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Lay experts and the politics of breast implants

Kent, Julie


Julie Kent
Professor in Sociology of Health Techngy


This paper discusses the controversy around breast implants in the United States and Europe. It focuses on the emergence of consumer and support groups for women and offers an analysis of the role they have played in recent policy developments in UK and Europe. The politics of breast implants is seen as a politics of knowledge in which scientific expertise has consistently been deployed in ways that minimize the credibility and legitimacy of women's accounts of their bodies and illness experiences. These women have been doubly disadvantaged in a policy debate that turns on scientific controversy and uncertainty. This implies a gendered dynamic to the changing relations of knowledge and expertise. The paper contributes to an understanding of the relations between regulators, manufacturers, users, and clinicians in the global medical device industry and to wider debates around the public understanding of science.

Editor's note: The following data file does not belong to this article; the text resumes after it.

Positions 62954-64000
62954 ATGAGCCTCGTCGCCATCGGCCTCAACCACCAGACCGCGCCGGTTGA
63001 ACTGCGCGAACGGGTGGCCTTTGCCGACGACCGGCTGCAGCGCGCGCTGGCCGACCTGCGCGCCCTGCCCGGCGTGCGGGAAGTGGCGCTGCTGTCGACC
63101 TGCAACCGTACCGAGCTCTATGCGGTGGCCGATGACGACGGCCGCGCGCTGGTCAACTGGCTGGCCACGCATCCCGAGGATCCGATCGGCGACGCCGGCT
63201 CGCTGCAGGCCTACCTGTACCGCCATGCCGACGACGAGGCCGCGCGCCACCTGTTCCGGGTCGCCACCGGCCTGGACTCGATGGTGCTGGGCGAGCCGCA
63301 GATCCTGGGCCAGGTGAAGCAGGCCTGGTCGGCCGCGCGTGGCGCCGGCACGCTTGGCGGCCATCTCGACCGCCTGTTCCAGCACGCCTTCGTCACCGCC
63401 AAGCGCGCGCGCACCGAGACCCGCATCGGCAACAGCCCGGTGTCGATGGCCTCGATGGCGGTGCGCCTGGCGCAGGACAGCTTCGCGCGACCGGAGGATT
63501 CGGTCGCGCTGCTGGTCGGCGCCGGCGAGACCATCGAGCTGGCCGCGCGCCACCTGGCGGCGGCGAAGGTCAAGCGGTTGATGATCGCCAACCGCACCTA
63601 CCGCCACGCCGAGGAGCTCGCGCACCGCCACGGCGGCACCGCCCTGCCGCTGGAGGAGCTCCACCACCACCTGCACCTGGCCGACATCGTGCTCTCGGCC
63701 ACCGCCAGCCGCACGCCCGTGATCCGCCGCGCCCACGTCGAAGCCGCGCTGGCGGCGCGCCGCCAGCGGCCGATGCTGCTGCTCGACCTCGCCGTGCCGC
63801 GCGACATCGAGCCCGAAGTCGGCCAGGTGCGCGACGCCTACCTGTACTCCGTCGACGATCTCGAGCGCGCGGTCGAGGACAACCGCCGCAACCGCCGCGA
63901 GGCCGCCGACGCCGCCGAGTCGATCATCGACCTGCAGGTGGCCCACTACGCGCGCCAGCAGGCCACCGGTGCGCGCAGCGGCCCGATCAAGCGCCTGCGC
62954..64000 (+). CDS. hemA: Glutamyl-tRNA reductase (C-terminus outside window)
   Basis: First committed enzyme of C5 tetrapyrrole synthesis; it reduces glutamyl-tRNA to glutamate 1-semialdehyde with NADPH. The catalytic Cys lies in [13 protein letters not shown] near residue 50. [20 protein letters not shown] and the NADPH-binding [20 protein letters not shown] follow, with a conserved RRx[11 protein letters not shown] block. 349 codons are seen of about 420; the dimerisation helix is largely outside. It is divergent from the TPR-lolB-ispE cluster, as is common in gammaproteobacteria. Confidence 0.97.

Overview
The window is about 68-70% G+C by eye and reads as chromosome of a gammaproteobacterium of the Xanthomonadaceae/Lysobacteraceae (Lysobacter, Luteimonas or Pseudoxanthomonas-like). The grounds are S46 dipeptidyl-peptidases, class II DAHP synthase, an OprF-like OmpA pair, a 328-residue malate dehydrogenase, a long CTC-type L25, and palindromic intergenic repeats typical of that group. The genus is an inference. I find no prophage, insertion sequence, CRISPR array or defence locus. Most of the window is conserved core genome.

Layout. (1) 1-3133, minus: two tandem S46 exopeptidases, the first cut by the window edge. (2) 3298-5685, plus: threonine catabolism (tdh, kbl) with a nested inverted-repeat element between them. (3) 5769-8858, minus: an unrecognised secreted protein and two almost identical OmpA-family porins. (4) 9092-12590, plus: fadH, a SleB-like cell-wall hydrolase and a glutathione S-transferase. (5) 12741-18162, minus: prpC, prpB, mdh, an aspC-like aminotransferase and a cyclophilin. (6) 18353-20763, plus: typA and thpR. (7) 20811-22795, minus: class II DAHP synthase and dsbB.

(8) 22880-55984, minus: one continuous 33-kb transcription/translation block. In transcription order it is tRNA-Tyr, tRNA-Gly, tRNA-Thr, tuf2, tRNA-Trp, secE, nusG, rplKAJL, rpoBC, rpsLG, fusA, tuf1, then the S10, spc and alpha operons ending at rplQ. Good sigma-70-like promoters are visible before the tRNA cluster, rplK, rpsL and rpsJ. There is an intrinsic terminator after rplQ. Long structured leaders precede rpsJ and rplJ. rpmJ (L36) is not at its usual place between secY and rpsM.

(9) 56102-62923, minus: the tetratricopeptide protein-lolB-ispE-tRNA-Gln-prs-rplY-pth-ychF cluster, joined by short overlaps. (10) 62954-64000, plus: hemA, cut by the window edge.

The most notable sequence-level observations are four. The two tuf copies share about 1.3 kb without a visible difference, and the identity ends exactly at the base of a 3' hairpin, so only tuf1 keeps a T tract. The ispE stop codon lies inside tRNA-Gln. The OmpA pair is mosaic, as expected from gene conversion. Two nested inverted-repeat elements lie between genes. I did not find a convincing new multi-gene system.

Kent, J. (2003). Lay experts and the politics of breast implants. Public Understanding of Science, 12(4), 403-421.

Journal Article Type Review
Publication Date Oct 1, 2003
Journal Public Understanding of Science
Print ISSN 0963-6625
Publisher SAGE Publications
Peer Reviewed Peer Reviewed
Volume 12
Issue 4
Pages 403-421
Keywords breast implants
Public URL
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